Tonight Maine lives up to its state motto “Dirigo”, or “I Lead” by becoming the first state in the nation to pass a marriage equality law by citizens’ initiative.
Question 1 has passed by a vote of 54 to 46. Just prior to election day, support for Question 1 had polled at only 52%, according to Public Policy Polling.
“Tonight, here in Maine, we proved that voters can change their hearts and minds if we tell our stories and give our fellow citizens a personal connection to the countless families whose lives are impacted by this debate,” said Matt McTighe, Yes on Question 1 campaign manager.
Maine is now the seventh state where same-sex couples can marry, joining Connecticut, Iowa, Massachusetts, New Hampshire, New York and Vermont plus Washington, D.C..
Maryland and Washington also hope to join the marriage equality club tonight. Both states have marriage equality referenda on their ballots. While it’s too early to call those races, both show positive signs of passing.
Maine has a proud history of tenacity in its pursuit of civil rights for lesbian, gay, bisexual and transgender (LGBT) people. In November 2005, after several rounds of legislative action and ballot measures stretching over 12 years, Mainers voted to uphold their LGBT non-discrimination law by a margin of more than 10 percent.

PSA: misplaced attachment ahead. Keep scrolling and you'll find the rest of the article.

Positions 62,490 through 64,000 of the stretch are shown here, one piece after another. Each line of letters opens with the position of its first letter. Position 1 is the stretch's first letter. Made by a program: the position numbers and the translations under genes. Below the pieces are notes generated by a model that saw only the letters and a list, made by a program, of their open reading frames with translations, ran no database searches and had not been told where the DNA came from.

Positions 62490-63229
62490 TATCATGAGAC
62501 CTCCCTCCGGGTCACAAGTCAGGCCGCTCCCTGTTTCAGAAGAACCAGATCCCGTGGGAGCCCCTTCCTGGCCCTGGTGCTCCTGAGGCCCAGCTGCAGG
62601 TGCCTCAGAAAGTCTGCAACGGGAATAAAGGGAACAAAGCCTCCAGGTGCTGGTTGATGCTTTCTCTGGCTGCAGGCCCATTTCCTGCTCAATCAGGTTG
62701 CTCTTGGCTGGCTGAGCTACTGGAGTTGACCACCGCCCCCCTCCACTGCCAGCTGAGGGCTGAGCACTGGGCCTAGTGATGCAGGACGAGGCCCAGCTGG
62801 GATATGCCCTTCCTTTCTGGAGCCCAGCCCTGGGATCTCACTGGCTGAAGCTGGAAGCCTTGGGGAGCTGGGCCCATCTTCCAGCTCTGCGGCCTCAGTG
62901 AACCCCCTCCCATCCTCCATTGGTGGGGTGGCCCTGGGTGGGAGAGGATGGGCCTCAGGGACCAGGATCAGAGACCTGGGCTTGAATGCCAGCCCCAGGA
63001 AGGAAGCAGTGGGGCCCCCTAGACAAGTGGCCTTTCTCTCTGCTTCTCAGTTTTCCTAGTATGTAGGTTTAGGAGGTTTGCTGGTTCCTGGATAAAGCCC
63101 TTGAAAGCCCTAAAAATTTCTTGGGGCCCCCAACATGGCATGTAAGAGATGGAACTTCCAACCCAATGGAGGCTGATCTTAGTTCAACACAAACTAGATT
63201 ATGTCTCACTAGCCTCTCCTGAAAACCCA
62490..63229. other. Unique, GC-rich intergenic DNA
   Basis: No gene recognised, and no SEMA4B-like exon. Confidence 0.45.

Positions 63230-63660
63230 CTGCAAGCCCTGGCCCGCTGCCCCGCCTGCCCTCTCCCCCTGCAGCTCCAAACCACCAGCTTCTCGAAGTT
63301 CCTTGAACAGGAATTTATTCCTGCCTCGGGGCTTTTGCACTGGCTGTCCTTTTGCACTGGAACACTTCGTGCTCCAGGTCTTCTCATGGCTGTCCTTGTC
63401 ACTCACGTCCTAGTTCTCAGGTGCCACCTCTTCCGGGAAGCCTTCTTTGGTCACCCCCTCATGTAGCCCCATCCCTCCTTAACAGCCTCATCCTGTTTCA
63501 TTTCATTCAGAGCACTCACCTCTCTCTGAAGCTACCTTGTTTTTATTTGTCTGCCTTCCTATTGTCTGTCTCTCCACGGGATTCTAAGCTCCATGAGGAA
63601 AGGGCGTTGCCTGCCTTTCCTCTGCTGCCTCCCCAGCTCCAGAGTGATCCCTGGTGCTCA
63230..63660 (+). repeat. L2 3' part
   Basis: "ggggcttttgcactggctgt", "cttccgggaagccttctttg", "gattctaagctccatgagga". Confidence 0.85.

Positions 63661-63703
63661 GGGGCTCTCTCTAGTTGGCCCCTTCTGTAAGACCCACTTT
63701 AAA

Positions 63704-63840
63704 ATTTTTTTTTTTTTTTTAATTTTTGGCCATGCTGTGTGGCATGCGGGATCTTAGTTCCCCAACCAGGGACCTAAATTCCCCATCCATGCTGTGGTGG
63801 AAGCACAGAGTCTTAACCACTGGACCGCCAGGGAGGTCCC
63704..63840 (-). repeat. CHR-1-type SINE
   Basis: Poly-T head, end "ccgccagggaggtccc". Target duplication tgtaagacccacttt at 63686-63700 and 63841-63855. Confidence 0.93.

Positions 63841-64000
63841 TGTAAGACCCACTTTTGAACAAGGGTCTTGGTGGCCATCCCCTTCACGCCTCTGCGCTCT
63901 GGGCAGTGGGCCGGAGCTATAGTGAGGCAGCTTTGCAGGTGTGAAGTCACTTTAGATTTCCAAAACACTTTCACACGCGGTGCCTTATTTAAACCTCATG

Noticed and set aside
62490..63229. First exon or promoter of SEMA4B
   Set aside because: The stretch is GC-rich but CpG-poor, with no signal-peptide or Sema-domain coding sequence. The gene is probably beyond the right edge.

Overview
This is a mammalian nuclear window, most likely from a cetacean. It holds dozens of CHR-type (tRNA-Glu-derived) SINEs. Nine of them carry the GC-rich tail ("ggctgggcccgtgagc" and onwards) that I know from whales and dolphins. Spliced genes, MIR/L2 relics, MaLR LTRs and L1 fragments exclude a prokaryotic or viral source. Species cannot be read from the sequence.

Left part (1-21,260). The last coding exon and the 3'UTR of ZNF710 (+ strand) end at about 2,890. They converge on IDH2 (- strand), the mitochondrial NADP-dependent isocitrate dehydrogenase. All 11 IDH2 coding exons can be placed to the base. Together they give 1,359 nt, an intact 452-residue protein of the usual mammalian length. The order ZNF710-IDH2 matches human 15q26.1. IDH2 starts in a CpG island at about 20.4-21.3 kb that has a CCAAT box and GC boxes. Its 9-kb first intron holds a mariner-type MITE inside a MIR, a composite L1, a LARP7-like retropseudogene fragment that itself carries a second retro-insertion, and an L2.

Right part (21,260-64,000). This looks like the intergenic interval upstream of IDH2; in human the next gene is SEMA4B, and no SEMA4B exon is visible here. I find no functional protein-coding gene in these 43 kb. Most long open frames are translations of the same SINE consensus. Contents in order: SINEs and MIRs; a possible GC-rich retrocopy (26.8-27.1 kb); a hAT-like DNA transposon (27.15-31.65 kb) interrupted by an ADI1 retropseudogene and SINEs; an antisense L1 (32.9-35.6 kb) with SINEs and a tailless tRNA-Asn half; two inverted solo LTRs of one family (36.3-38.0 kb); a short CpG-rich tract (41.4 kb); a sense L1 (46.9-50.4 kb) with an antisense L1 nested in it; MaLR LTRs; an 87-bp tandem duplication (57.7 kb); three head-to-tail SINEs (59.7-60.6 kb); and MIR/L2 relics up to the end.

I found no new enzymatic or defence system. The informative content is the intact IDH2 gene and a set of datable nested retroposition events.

So when the 2009 marriage equality bill signed into law by Governor Baldacci was narrowly rejected by the electorate on a referendum vote, pro-equality forces doubled down and immediately began the groundwork leading to tonight’s victory.
During the Yes on Question 1 campaign, pro-equality volunteers filled 8,500 shifts; knocked on 290,000 doors; made 1,110,000 phone calls; and had 275,000 conversations while 22,000 donors made 25,236 donations.